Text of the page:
US stocks down ... US homes sales plummet in December ... Arconic no longer exploring a sale
NEW YORK (AP) — Stocks across the world slipped today as investors again grow concerned about signs the global economy is weakening. The International Monetary Fund trimmed its economic forecasts for 2019 and 2020 and pointed to risks including trade tensions and rising interest rates. At 10:40 a.m. Eastern Time, the S&P 500 lost 23 points, to 2,648. The Dow was down 155 points, to 24,556. And the Nasdaq dropped 72 points, to 7,085.
WASHINGTON (AP) — U.S. home sales cratered in December, causing price growth to slip to the lowest level in more than six years as the housing sector ended 2018 on a decidedly weak note. The National Association of Realtors says that sales of existing homes plunged 6.4 percent to a seasonally adjusted annual rate of 4.99 million last month, the worst pace in almost three years. For all of 2018, sales of existing homes fell 3.1 percent from a year ago to 5.34 million units, the weakest total since 2015.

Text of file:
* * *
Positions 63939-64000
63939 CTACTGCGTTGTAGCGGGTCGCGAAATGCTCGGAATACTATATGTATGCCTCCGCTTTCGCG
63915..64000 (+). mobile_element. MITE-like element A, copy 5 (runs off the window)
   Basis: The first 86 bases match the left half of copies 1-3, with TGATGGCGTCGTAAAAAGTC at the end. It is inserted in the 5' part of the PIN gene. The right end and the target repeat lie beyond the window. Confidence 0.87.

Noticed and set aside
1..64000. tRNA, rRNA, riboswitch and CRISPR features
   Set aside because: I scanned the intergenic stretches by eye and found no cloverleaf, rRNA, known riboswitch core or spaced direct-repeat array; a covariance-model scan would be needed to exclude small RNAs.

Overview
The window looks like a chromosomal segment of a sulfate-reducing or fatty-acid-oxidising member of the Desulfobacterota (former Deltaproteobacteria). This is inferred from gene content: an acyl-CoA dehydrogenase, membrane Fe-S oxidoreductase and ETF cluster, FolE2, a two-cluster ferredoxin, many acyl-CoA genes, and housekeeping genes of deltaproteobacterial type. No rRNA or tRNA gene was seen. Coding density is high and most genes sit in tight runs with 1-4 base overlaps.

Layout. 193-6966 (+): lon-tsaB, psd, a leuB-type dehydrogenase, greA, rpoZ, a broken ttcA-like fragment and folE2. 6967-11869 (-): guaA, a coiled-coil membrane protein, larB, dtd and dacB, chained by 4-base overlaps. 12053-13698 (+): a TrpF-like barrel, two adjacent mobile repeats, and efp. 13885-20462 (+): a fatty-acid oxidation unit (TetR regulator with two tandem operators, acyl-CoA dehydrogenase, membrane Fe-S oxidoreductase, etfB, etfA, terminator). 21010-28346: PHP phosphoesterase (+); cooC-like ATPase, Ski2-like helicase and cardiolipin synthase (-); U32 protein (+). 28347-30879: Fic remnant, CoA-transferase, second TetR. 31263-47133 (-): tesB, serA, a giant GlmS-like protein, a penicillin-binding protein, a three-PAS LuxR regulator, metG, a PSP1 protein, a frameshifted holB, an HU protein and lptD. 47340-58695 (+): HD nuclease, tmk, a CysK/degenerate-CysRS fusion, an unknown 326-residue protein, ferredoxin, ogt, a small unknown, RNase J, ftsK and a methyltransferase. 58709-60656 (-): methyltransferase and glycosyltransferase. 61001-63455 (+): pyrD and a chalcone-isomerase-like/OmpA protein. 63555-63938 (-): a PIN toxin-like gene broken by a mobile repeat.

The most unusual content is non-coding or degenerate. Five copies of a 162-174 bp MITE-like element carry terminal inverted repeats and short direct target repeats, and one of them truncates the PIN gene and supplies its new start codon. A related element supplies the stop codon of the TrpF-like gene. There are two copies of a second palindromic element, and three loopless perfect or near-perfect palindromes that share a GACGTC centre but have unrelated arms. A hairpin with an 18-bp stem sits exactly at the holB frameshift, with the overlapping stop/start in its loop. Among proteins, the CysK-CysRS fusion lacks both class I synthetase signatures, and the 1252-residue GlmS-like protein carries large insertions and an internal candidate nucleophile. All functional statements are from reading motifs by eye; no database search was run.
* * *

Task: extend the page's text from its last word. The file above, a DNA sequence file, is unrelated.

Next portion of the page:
NEW YORK (AP) — Shares of Arconic are sliding at the opening bell after the aluminum maker said it’s no longer exploring a sale. The company formerly known as Alcoa had considered a sale over the past year, but said today that it didn’t receive any offers it thought was in its best interests. The maker of aluminum parts for the aviation and automotive industries was created after Alcoa split into two companies in 2016.
NEW YORK (AP) — An activist shareholder says eBay would be better off without StubHub or its classified ads businesses. Elliott Management, which owns more than 4 percent of its stock, says in a letter to eBay that if it focused on its online marketplace, it could push its share price, which had been trading for around $30, to $55 or even more than $63 by the end of next year. In early trading today, shares of eBay Inc. jumped 9 percent.
DAVOS, Switzerland (AP) — Research shows that the U.S. government would stand to benefit from retraining the vast majority of the 1.4 million Americans expected to lose their jobs to technology over the next decade. A study by the World Economic Forum finds that businesses could only profitably retrain 25 percent of workers replaced by robots and other forms of automation. Success means putting the workers in jobs that require skills similar to those they already have and that can pay more than the jobs they lost.